“Mom, make Dad stop acting like he knows everything,” I said, without any real rancor.
“Michael, tell the kids what they need to know,” said Mom. “And in exchange, Shaun will tell us what we need to know. Isn’t that right, Shaun?”
“Yeah, Mom. That’s right.” I’ll tell you how to steal the last things in the world that belong to your adopted daughter, and you won’t even think of yourselves as grave robbers. The acid in the thought was almost shocking, even to me. I realized I was digging my nails into my palms again. I rested my hands on the edge of the table, forcing my fingers to uncurl. “So what are we looking at here?”
“The trouble is the distance. There’s no single safe route from here into the Florida quarantine zone—maybe if you were aiming for something in the contaminated parts of Texas?” Dad glanced up, a canny glint appearing behind the amiable twinkle in his eyes. “You didn’t mention exactly what you were trying to accomplish on this little road trip, come to think of it.”
“True, and we’re not going to mention it, so don’t bother fishing,” I said. The map covered the Southwestern United States, stopping shortly after it crossed into Texas. “Are you saying this is as far as you can get us?”
“I’m saying this is as far as we can get you before things become complicated,” Dad replied. “You don’t mind complicated, do you, Shaun?”
“I like to think it’s a specialty of mine.”
“Good.” He beckoned me closer. I motioned for Becks to do the same. He began tapping highways and side roads, rattling off names, security levels, and known geographical quirks with a speed that was almost daunting. I was so busy trying not to lose track of what he was saying that I barely even noticed when Mom slipped out of the room. Dad pulled out another map, this one covering the space from Texas to Mississippi, and kept talking.
“What?” I asked, without thinking about it.
Dad glanced up, eyes narrowed. “What’s that?”
“I think I’m confused, too,” said Becks smoothly. “What do you mean about fuel shortages in Louisiana?”
Dad smiled at her and began talking again, saying something about fuel pipelines being compromised in the wake of Tropical Storm Fiona. I couldn’t quite make out the details; George was talking too loudly for that. You need to get Becks and get out of here. Abort the mission. Abort it now. There isn’t time to argue.
Maybe there wasn’t time to argue, but there was time to scowl at the map, trying to wordlessly express my confusion to the voice inside my head.
It must have worked at least a little, because George groaned and said, They’re hiding something from you. You told them you had the files. They should have tried to make you hand them over before they told you anything, and they didn’t. That means they think they can have their cake and eat it, too. You need to get out of here.
I stiffened, hoping Dad was too focused on Becks to notice. George was right. We’d made this plan, which was, admittedly, a stupid, suicidal plan, expecting the Masons to be willing to make a trade. Normally, that would mean they wouldn’t expect me to give them the files without proof of cooperation on their part. So where were those negotiations? Where was Dad insisting I give them a single file, just to show that I was serious? Hell, where was Mom? She should have been in the room, keeping an eye on us, making sure Dad didn’t get too excited by the process of showing us how clever he was and show us a little bit too much. That was the most damning piece of the admittedly sketchy evidence: Mom should never have left the room.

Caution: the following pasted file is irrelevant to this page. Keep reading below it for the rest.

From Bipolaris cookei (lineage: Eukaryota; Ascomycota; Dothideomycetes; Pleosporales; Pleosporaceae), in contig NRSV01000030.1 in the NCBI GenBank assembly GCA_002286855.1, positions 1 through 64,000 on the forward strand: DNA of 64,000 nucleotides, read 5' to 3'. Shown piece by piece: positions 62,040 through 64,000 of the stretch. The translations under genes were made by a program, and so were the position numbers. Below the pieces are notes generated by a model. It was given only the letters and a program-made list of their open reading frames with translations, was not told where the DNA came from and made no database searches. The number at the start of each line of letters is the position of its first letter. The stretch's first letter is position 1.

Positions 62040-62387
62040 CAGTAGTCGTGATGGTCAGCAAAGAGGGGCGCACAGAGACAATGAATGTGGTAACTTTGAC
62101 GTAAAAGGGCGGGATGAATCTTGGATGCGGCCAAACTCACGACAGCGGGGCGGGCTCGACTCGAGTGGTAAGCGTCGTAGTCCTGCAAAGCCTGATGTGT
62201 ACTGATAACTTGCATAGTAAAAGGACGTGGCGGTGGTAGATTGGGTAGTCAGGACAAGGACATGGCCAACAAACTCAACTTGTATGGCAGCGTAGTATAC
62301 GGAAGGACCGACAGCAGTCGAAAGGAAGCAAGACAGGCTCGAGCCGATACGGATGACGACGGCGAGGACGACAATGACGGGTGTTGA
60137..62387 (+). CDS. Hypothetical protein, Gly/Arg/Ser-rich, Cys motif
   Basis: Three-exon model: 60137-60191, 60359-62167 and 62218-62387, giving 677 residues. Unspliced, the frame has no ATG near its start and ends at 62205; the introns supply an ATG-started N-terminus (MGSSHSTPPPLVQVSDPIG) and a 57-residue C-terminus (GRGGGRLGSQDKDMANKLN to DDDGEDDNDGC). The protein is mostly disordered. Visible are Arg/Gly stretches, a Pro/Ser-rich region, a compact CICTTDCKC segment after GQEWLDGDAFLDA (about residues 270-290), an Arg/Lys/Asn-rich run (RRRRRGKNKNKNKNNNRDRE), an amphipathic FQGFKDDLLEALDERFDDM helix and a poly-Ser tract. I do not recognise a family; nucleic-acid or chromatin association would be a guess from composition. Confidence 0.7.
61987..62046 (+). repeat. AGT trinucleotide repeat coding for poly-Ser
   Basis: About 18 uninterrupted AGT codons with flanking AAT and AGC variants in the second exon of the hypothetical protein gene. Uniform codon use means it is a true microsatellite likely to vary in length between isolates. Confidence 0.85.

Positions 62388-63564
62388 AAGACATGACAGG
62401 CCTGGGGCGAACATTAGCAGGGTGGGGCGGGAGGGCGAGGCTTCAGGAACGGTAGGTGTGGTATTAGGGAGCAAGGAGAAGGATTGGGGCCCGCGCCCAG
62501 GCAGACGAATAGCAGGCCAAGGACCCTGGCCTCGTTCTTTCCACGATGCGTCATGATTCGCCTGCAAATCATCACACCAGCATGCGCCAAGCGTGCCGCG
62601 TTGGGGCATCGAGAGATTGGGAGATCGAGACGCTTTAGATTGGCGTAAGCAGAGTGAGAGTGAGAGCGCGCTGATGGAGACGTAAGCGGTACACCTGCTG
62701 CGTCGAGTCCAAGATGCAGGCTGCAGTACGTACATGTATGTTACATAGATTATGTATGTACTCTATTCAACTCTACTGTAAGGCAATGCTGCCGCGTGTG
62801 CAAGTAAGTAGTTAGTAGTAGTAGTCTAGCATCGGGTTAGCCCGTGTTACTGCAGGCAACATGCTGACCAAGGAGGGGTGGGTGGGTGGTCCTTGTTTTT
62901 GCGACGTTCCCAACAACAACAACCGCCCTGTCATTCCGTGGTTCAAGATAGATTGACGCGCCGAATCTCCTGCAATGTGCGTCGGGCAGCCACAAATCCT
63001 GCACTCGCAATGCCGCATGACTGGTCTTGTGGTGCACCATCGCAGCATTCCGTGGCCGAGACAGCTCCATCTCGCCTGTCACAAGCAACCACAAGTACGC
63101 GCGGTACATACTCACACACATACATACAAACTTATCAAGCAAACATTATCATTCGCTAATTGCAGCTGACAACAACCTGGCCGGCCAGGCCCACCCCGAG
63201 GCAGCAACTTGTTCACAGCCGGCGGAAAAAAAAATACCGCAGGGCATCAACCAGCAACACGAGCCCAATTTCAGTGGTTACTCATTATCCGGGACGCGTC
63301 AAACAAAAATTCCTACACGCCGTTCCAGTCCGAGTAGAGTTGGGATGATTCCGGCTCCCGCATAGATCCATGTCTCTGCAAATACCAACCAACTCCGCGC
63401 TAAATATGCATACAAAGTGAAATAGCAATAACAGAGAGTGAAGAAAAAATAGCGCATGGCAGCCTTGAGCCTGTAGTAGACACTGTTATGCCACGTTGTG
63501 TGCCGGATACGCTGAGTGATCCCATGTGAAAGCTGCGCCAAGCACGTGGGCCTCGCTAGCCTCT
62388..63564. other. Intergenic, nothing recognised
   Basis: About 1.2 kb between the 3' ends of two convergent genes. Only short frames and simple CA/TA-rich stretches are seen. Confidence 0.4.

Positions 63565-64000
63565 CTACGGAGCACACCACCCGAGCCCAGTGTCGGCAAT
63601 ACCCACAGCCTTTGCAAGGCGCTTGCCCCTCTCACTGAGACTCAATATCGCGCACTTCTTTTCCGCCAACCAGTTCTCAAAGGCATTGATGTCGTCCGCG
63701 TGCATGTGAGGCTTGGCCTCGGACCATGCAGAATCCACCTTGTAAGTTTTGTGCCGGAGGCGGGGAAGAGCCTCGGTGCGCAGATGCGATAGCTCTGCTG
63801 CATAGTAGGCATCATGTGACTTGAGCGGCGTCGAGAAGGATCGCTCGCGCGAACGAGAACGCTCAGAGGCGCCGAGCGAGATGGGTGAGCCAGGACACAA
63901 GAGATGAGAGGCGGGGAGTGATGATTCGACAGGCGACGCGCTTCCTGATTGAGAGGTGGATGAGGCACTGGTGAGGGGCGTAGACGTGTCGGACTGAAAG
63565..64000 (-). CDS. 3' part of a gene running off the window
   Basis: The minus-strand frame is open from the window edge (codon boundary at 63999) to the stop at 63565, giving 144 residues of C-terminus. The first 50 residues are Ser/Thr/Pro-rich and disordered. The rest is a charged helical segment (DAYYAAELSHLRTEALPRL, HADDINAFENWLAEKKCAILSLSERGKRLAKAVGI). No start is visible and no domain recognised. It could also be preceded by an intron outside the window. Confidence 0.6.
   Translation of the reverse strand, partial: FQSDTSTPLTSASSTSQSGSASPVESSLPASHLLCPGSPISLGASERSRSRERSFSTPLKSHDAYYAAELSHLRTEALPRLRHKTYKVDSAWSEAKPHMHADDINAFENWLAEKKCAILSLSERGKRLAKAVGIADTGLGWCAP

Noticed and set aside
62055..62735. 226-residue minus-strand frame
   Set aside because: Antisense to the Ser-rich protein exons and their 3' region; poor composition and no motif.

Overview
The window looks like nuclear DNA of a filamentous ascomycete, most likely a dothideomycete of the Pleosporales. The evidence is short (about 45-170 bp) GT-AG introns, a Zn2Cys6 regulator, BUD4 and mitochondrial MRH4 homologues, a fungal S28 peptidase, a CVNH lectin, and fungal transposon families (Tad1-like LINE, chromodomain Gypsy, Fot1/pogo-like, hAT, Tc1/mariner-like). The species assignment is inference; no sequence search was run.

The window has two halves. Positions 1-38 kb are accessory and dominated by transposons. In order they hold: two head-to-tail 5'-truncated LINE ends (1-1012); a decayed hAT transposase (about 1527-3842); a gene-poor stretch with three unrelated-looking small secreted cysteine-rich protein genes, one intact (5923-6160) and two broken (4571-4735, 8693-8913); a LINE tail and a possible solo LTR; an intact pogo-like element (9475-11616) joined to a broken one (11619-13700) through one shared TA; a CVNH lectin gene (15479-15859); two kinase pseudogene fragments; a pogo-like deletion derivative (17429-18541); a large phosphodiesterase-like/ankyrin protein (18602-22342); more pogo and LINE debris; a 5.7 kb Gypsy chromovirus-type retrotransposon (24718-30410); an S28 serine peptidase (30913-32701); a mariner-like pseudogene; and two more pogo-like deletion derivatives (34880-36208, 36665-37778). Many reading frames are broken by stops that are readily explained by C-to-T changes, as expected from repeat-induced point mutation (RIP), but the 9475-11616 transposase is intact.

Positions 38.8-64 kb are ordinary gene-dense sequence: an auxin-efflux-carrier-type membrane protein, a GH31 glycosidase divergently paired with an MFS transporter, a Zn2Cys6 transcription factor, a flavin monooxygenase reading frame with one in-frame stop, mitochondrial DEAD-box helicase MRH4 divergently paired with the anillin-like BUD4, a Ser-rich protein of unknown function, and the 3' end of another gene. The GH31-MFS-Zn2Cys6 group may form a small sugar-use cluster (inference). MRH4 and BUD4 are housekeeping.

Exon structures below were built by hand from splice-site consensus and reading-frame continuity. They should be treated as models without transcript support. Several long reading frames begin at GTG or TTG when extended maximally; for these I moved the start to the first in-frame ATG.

“Who’s paying you?” I asked conversationally, taking my hands away from the table. Becks cast a startled glance in my direction. I smiled reassuringly. “It’s cool, Becks. They’re just selling us up the river, and I was wondering who they were selling us to. That’s all.”
Dad paled. “I’m sure I have no idea what you’re talking about. You’ve been on the run too long, son. It’s starting to affect your thinking.”
“Well, yeah. I know that part. I mean, it’s driven me crazy and everything, which I know you know, since you’ve been looking for an excuse to have me declared mentally unfit and take my stuff since George died—great job mourning for her, by the way, really top-notch—but I don’t think this is me being crazy. I think this is an unfortunate moment of me being sane, and when I’m sane, I have to admit that everyone in the world really is out to get us.” I pulled George’s .40 from my belt, bringing it up and aiming it at his head. “I’m only going to ask you one more time. Who’s paying you?”
“No one’s paying us, darling.” Mom’s voice came from behind me, calm and even cheerful, with the faintly manic edge that accompanied every mother-son outing we’d ever taken. The click of a safety being disengaged was basically just overkill. “It’s simply that we don’t think you should be running around besmirching our family name. Not after everything we’ve done to build the brand.”
“Hi, Mom,” I said, still aiming the .40 unwaveringly at Dad. He wasn’t moving. I always knew he was a smart one. “Is this the part where you tell me to put my gun down?”
“No, this is the part where I save your ass,” said Becks. The statement was accompanied by the sound of her revolvers being cocked. “Please believe me when I say that I respect your work greatly, Mrs. Mason, and I will blow your f**king head off if you don’t stop aiming that gun at my boss right now.”
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